Biography of Phineas P. Mast
Springfield, Clark County, OH Biographies





PHINEAS P. MAST, agricultural implement manufacturer, Springfield. To do justice to P. P. Mast's position in this city and his relation to its people and interests, would require more space than we can devote to one person. The events of his life, briefly stated in their chronological order, are as follows: He was born Jan. 3, 1825, in Lancaster Co., Penn., and came to Ohio in 1830. He had four brothers and three sisters; of the brothers, Joseph K., John E. and Ephraim M. are living near Urbana on the old family homestead; Isaac N. died Nov. 1, 1871, of an illness, the origin of which is attributable to esposure while in the army during the civil war. In 1850, on the anniversary of his birthday, Mr. Mast married Miss Anna M. Kirkpatrick, and after the death of his brother Isaac, he adopted his three daughters, Belle, Lizzie N. and Florence. Mr. Mast remained with his father on the farm until he attained his majority, escept when absent at school. He taught school one winter and then entered the Ohio Wesleyan University, graduating in 1849, having in the meantime given especial attention to the scientific and Biblical courses. The year after graduating, he married, as has been stated. The sis years prior to his coming to Springfield, in 1856, were spent partly on the farm and partly trading in grain and various sorts of produce. After locating in Springfield, he formed a copartnership with John H. Thomas in the winter of 1856 and 1857, for the manufacture of agricultural implements, which continued until the fall of 1871, when he bought Mr. Thomas' interest, and organized the joint stock company of P. P. Mast & Co., now grown to be a power among similar institutions; a detailed description of which will be found in the historical part of this work. Five years ago, he founded another branch for the manufacture of wind engines, pumps, lawn mowers and plows, under the name of Mast, Foos & Co. On June 1, 1879, he, in connection with J. S. Crowell and T. J. Kirkpatrick (his nephew), bought out the Farnz and Fireside interest, subscription list and good will from his manufacturing firm, and thus inaugurated under the name of P. P. Mast & Co. (P. P. M., capitalist; J. S. Crowell, manager; T. J. K., editor), a semi monthly agricultural journal, that under Mr. Crowell's peculiar and energetic management, has grown to be the most extensively read and circulated agricultural journal in the United States, a detailed description of which will be found in its proper place. Two years since, he visited California, and while West made several mining investments, some in new, undeveloped mines, and others in mines that had been worked but imperfectly. In three of the latter, the "Bandarita," "Martin & Walling's," and "Bower Cave," he is putting a great deal of dead work for the purpose of much more thorough development; for example, in one he is making a tunnel of 1,550 feet. These mines are in the Colterville District, Mariposa Co., Cal., and promise rich yields. Mr. M. is and has been for years thoroughly identified and intimately associated with all of Springfield's best interests. The history of Clark County without adequate mention of him would be like the play of "Hamlet" with "Hamlet" omitted. When we say Springfield's best interests, "best' is meant in its fullest sense, its manufacturing, banking and church interests; its Government improvement and general progress; and is a member of the City Council from his ward. He has always practiced and advocated temperance, and been the mainstay of Methodism in the city. He recently started a subscription for a new (Fourth) Methodist Church (St. Paul's). with $10,000. The edifice is nearly completed, and will far esceed any other of the twenty five churches of Springfield in its appearance, capacity, finish, style, architectural beauty and appointments, and in this enterprise he is the father and controlling spirit. Mr. Mast is also the originator and supporter of another most laudable Christian enterprise, that has doubtless accomplished more real good in a direction greatly out of the reach of the church proper, than any other similar institution in Springfield. We allude to Grace Chapel, on the West Side, established eight years ago, somewhat under the auspices of the Central Church, but not at all sectarian in the distribution of its benefits. Mr. Mast's father died on the old farm, in February, 1881, at the ripe age of 87. His mother died in February, 1880; and the subject of this sketch, although 55, shows few signs of advancing years, save gray hair and beard, and with a frank open, pleasing countenance and clear eye, is a living illustration of a temperate, well ordered life.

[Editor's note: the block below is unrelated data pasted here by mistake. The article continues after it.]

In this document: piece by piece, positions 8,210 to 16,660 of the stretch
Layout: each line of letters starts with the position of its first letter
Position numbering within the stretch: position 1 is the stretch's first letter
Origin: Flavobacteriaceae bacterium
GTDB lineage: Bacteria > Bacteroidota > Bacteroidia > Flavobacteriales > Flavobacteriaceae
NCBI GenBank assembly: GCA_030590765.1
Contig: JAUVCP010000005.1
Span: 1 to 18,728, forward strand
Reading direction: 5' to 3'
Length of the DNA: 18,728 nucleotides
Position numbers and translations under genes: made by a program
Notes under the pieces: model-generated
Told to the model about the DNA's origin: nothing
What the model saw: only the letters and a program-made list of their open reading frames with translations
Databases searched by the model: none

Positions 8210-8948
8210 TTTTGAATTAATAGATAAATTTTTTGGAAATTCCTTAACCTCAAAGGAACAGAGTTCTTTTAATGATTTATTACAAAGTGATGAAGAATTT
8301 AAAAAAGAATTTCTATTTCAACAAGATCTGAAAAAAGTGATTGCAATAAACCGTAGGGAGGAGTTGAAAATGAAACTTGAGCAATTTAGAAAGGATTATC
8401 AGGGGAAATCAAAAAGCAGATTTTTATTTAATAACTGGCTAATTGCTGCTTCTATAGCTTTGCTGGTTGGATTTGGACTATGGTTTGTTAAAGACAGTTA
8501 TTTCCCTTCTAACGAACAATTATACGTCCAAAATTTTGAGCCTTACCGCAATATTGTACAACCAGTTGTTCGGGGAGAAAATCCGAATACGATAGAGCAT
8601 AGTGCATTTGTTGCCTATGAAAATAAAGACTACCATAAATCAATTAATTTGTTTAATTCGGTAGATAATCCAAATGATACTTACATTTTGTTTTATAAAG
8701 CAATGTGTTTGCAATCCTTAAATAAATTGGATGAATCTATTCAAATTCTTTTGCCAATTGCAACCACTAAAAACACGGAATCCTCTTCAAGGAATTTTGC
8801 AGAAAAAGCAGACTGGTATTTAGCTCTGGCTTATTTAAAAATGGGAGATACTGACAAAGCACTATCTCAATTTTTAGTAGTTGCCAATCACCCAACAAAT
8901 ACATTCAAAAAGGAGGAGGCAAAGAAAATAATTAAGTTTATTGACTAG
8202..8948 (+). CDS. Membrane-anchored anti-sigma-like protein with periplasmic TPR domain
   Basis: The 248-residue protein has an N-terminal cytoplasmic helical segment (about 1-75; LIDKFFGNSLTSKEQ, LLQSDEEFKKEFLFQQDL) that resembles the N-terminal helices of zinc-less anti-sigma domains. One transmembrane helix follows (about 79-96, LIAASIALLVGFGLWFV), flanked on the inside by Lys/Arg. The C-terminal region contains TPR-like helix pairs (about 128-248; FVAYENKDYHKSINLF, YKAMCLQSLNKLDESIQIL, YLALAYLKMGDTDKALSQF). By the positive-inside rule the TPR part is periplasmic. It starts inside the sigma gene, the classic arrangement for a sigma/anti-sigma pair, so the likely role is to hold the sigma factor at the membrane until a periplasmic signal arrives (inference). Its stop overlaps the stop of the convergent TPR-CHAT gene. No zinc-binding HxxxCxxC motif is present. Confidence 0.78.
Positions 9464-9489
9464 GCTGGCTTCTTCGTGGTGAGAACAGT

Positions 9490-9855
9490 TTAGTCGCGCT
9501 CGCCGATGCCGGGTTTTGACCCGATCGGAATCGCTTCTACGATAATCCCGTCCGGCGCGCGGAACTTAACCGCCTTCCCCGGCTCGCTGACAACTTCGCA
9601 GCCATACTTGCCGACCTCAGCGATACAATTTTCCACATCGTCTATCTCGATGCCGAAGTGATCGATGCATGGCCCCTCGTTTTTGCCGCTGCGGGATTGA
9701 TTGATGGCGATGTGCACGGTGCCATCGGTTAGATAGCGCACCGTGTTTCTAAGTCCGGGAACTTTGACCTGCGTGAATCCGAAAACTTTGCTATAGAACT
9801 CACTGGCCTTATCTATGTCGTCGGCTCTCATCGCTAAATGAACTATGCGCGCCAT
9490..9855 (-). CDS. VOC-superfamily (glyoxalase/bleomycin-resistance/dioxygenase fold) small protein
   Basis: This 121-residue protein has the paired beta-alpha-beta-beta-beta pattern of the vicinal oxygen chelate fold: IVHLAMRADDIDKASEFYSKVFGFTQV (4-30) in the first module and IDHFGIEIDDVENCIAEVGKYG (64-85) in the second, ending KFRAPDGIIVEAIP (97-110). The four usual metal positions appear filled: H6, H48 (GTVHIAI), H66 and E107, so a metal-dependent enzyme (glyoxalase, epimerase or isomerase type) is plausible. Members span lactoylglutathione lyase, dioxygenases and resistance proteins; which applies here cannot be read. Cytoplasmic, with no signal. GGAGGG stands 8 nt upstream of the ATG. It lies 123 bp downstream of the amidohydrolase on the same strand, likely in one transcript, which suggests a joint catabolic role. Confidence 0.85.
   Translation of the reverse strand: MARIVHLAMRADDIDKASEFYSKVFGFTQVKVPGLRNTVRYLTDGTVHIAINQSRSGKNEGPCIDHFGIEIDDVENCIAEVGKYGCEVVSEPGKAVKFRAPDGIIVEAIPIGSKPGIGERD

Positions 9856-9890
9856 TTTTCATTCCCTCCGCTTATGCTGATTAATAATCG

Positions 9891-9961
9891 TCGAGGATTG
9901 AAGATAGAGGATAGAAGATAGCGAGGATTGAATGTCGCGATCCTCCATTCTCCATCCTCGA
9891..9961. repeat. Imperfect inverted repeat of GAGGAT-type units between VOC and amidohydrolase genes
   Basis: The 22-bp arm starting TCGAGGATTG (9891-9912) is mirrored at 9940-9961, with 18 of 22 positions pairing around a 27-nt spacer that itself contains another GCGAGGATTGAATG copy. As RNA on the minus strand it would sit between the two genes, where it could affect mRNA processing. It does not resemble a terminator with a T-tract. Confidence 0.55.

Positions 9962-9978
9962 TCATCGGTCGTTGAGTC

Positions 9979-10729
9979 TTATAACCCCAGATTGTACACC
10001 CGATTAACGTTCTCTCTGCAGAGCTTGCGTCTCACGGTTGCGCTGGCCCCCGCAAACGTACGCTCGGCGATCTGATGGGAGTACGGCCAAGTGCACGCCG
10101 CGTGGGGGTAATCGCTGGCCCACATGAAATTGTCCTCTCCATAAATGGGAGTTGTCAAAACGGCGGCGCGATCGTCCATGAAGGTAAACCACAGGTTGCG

From:
History of Clark County, Ohio
W. H. Beers & Co.
Chicago 1881


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